Military

Alaska veterans travel to D.C. on first Honor Flight since start of pandemic

Alaska Airlines Last Frontier Honor Flight

Veterans participating in the Last Frontier Honor Flight boarded an Alaska Airlines plane at Ted Stevens Anchorage International Airport on Tuesday, as the program resumed flights for the first time after a 2 1/2-year hiatus during the pandemic. Twenty-three military veterans from the Korean War and Vietnam War traveled to Washington, D.C., to view their memorials dedicated to honor their services and sacrifices.

Among them were 90-year-old Korean War and Vietnam War veteran Bobby Tucker Sr. and his son, Vietnam War veteran Bobby Tucker Jr., 69. As the two U.S. Air Force veterans waited to board a flight, Tucker Sr. said of his son, “I’m glad to get to go with him. It will probably be one of the last things we do together and enjoy.”

Alaska Airlines Last Frontier Honor Flight

“This is the first Honor Flight since 2013 there isn’t a World War II veteran,” said president Randy Kimpton. “It’s an amazing program because it allows the veterans to heal. They went and served, which allows us to enjoy the freedoms we have today. Almost none of them received a thank you. There was nothing. Many of them just went back to work. We will see as many memorials as possible: World War II, Korea, Vietnam, and Roosevelt Memorial.”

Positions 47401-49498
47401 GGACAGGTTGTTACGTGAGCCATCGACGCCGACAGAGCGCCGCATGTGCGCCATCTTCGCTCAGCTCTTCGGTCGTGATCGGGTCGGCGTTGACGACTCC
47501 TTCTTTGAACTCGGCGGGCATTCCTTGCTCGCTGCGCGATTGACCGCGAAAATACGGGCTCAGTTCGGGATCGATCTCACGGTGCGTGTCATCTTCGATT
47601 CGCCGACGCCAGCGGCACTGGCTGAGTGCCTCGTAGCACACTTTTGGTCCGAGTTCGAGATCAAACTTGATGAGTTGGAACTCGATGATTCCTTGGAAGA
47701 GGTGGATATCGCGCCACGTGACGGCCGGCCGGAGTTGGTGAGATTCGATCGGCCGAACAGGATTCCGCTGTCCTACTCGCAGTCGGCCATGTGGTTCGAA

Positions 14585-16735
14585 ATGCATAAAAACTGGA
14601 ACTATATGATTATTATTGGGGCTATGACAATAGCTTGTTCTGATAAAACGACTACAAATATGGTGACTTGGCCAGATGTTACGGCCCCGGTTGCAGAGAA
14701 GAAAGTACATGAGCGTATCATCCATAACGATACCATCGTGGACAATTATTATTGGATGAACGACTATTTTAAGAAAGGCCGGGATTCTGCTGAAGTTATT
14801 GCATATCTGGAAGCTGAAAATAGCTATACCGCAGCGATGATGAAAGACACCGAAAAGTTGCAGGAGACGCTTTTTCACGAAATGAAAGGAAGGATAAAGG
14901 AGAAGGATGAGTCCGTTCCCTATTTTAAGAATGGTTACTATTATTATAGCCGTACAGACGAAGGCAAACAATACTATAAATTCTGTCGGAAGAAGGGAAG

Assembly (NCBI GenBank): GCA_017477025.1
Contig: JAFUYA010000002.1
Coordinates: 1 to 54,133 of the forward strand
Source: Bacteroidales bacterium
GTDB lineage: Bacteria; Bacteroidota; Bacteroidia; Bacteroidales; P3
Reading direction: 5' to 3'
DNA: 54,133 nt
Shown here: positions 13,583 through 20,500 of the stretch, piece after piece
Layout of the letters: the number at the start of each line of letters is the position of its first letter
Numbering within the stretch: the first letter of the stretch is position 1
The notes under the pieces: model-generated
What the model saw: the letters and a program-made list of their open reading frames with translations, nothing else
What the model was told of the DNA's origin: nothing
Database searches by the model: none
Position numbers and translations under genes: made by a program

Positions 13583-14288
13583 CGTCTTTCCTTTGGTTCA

“We (The Last Frontier) are one of 125 hubs around the United States,” said Kimpton. “Nationally we broke 250,000 at the beginning of the year,” referring to the number of veterans who have taken part in the Honor Flight. “We still have a lot of Vietnam vets that we need to get back,” added Kimpton.

There will be a homecoming at the airport at 4 p.m. Saturday. Kimpton said, “Anybody and everybody that wants to come out. There will be a band and speakers and a chance to personally say thank you to one of these veterans.”

Alaska Airlines Last Frontier Honor Flight

Bill Roth

Bill Roth is a staff photojournalist at the Anchorage Daily News.

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